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Ways of including road transport in an emissions trading scheme (Source Stern Report IV)

  • Motorists. Individual motorists would have to surrender permits whenever theypurchased fuel. Quantity instruments might be better than prices at encouragingmotorists to reduce their consumption of fuel. However, there would probably be high transaction costs associated with this approach

  • Refineries located in the region of the scheme, would have to buy permits to cover the emissions generated when the fuel that they produce is used in vehicles.

  • Vehicle manufacturers would be faced with a target for fuel efficiency of the average vehicle sold and, to the extent that they exceeded this target, they would have to buy permits to cover the excess expected lifetime carbon emissions from fuel inefficient vehicles.


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Fred L Smith and Myron Ebell of the scheme Competitive Enterprise Institute

Craig Rucker from the Committee for a Constructive Tomorrow (CFACT)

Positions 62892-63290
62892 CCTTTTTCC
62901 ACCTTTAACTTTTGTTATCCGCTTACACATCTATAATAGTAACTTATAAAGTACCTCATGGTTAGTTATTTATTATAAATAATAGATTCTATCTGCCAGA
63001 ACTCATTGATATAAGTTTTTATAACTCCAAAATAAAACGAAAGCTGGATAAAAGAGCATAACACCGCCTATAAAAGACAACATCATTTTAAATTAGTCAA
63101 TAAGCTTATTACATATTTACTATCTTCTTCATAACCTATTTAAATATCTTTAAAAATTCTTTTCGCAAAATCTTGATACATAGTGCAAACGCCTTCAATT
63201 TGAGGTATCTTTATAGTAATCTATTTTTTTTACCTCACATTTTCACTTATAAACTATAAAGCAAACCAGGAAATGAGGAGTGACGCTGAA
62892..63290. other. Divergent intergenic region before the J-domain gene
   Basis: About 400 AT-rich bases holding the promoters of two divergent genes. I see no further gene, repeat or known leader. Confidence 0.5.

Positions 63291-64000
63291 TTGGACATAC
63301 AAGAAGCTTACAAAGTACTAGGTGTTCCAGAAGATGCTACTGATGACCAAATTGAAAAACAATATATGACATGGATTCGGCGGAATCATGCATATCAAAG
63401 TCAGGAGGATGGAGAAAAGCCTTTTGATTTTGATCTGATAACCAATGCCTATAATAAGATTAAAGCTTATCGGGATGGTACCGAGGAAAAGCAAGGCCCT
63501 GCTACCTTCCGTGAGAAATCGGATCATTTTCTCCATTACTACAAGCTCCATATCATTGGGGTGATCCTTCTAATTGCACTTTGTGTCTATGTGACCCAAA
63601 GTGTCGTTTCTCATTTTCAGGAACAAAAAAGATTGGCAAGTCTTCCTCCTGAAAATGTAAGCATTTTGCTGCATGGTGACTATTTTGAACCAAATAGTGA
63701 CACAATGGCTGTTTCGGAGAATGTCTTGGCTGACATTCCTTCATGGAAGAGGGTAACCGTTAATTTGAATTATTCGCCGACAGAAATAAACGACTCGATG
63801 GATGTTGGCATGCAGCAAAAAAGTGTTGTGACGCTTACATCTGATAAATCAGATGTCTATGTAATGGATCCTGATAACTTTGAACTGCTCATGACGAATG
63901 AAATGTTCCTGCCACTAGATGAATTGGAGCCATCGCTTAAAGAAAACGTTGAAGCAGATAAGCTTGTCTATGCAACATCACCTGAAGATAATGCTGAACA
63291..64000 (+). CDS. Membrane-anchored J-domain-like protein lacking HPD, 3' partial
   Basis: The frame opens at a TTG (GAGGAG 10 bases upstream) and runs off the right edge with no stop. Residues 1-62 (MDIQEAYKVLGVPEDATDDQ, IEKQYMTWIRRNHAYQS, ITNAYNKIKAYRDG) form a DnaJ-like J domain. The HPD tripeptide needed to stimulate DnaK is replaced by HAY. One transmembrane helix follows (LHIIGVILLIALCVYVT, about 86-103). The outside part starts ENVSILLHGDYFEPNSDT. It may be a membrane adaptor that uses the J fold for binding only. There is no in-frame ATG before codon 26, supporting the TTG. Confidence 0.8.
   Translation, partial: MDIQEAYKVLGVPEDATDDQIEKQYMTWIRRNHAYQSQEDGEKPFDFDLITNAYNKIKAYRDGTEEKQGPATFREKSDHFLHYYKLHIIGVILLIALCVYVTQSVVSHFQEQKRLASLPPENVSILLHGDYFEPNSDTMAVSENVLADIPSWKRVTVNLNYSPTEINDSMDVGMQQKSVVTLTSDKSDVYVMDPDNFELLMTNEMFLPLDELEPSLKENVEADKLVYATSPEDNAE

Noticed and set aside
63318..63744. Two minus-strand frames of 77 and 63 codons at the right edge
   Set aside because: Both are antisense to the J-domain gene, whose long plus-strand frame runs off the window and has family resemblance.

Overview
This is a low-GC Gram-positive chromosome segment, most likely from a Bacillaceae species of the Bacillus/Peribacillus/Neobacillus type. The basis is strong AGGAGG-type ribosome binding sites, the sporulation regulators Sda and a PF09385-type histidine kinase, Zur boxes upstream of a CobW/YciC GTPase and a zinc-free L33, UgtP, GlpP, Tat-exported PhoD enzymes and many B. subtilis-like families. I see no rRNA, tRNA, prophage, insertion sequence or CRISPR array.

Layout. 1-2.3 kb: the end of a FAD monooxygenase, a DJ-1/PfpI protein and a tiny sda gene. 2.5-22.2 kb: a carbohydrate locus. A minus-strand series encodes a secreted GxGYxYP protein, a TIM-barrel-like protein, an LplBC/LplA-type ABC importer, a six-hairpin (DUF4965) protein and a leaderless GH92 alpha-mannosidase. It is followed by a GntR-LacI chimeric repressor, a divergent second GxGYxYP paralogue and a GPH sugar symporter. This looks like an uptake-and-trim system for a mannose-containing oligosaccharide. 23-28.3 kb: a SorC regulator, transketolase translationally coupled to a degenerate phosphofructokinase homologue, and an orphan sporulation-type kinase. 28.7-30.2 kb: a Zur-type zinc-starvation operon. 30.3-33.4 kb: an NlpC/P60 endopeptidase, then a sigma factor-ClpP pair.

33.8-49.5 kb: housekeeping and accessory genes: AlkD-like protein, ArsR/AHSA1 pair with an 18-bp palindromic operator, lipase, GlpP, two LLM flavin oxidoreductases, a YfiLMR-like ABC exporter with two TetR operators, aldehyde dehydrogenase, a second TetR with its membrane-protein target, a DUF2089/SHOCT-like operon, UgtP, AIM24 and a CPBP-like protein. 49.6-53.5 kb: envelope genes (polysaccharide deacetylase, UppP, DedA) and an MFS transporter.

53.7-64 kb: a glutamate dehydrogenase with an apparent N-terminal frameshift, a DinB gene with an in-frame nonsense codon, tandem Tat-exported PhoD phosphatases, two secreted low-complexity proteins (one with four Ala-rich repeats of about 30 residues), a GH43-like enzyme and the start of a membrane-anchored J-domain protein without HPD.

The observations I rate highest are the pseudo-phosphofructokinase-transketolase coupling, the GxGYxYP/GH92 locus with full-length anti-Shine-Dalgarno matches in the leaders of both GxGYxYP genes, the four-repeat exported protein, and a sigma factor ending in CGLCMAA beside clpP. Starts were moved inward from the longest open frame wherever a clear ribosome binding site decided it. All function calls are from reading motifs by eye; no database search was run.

Steven Hayward from the American Enterprise Institute

Terrence Scanlon from the Capital Research Center

Joseph L Bast of the Heartland Institute

Deroy Murdock of the Atlas Economic Research Foundation (AERF)

H Stirling Burnett of the National Center for Policy Analysis

all funding details froman official Exxon document

funding from Exxon $280,000 in 2001

funding from Exxon $35,000 in 2001

funding from Exxon $25,000 in 2001

funding from Exxon $25,000 in 2001

funding from Exxon $90,000 in 2001

funding from Exxon $150,000 in 2001

funding from Exxon $20,000 in 2001

Oily PoliticsA letter to President George W Bush before the Johannesburg Summit in 2002 from political groups and individuals asked him not to participate. Signatories included:-


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Reducing Emissions scheme

If we do not succeed


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Fuel for Thought scheme

  • The total output of the Sun for one second would provide the EU with enough energy, for the next 20,000,000 years.